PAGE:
Bremen to Bridgwater
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Cuneiform's recent issue of several previously unreleased live recordings from the 1970s editions of the Chris McGregor big band (commencing with the brilliant Travelling Somewhere) has stirred up some powerful memories, especially among Brits and Europeans old enough to have seen the group live. More to the point, it has also served to introduce a whole new generation of jazz fans to the unique qualities of the Brotherhood, which was made up of a multi-racial assortment of South African expats who combined African hi-life, kwela, and township jive with both traditional and avant-garde American big band jazz. Beyond that, the special significance of the group in Great Britain was related to its arrival from South Africa at a time of great musical ferment, when young British (and European) players were absorbing the lessons of American jazz innovators such as John Coltrane, Ornette Coleman, Albert Ayler, and Sun Ra. McGregor's fearless, high-energy band almost immediately attracted the best and brightest of England's young players, with Elton Dean, Nick Evans, Mike Osborne, Evan Parker, Gary Windo, and John Surman all group members at one time or another. The band's economic struggles were chronic and often severe, and it was severely under-recorded during its sporadic history, but in retrospect, the group's combination of African modalities, British energy, and American jazz tradition gave it a sound that was unparalleled in jazz history.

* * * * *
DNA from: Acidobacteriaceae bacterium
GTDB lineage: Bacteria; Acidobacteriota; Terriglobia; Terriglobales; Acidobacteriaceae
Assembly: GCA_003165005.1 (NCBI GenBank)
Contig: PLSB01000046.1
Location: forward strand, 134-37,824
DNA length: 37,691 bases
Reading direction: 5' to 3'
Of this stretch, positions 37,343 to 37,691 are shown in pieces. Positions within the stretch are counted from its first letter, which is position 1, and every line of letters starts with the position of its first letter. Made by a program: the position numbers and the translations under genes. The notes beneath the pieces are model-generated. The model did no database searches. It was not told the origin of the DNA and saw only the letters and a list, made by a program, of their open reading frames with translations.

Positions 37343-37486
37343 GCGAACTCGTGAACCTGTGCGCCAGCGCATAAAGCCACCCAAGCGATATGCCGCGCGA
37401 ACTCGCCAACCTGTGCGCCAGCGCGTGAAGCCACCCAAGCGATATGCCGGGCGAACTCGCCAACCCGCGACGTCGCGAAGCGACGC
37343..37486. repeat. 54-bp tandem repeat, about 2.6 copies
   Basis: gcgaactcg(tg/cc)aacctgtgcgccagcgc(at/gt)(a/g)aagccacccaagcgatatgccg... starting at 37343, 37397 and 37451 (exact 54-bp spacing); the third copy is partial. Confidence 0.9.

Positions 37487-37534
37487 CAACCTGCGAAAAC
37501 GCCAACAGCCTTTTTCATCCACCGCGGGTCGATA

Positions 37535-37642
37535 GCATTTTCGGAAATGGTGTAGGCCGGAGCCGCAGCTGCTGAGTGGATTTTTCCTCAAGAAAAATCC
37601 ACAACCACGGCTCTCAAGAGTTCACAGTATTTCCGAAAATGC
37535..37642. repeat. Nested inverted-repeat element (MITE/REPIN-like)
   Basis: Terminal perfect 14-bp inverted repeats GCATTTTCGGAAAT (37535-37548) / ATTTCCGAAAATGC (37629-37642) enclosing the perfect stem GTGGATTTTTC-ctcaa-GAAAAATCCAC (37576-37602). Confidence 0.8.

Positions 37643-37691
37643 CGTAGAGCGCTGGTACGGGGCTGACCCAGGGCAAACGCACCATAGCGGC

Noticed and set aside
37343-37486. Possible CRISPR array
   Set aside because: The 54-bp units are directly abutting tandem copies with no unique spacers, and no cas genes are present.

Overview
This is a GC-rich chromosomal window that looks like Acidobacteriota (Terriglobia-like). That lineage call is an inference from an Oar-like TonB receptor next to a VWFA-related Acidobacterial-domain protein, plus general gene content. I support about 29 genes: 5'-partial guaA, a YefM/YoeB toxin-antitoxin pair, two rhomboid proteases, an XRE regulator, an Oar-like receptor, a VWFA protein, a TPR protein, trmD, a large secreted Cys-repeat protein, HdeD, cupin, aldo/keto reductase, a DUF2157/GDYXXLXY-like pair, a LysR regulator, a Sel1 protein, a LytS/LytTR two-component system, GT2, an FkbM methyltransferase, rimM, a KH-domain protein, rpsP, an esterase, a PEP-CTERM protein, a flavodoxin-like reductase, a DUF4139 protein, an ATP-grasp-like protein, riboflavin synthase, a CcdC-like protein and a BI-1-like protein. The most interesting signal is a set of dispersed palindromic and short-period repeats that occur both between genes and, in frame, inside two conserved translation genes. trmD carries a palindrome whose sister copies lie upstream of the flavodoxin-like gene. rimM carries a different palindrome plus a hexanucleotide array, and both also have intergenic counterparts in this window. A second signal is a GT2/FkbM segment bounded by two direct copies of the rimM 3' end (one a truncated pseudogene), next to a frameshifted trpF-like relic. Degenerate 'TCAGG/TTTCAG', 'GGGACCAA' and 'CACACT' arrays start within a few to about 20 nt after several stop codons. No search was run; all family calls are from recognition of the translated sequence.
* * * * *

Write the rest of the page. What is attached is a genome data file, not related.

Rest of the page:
This double-disc set of recordings actually includes three separate dates: a June 1971 session in Breman, Germany, a piece of a February 1975 concern at the Arts Centre in Bridgewater, England, and a full concert eight months later in November 1975, again at the Bridgewater Arts Centre. Granted, the sound is not exactly of audiophile quality; McGregor's piano, as well as Harry Miller's excellent acoustic bass, are sometimes lost in the mix, and solos are occasionally off-mike. However, this band is all about kinetic energy and interaction rather than sonic purity, so the lackluster sound should be no real obstacle to enjoyment. As always, McGregor's core group (who played initially as The Blue Notes) distinguish themselves in particular. Drummer Louis Moholo can pick up the entire band at will, and push it in whatever direction he wishes. (Just listen to his marvelously propulsive work on "Sonia," which opens the second disc.) Moholo is the ultimate big band funk machine. And the wild blasts and nimble execution of Mongezi Feza on trumpet and Dudu Pukwana on alto sax still rival anything that emerged from the 1960s American free jazz movement. As for the stylistic difference between the 1971 and 1975 dates, the earlier group is sometimes more conventionally Ellingtonian (or perhaps Basie-ish), displaying some very nice ensemble work on pieces such as "Now" and "Andromeda." However, another version of "Now" from the second 1975 concert suggests that the later group may have been more interested in getting beyond the charts and into spontaneous exchanges, drawing off each other's energy and pushing the sonic envelope. In fact, one occasional criticism of the band's later incarnations was a seeming reluctance to get to the point. Pieces were frequently 15 minutes or longer, and the music had a jam band quality much like The Grateful Dead live (if you could imagine the Dead playing avant garde African township jazz). It's perhaps true that on the 1975 recordings, the journey is more important than the destination — just as it is in live performances by the typical African dance band, where concerts are rarely less than four or five hours long. But the differences between the two discs shouldn't be exaggerated, as the fierce, joyous collective energy is a common denominator throughout. Music from all three concerts should cause not only the toes to tap but also the feet to stomp. On evidence of these recordings, the Brotherhood of Breath is a band that many listeners will still be happy to journey with for however long the journey takes.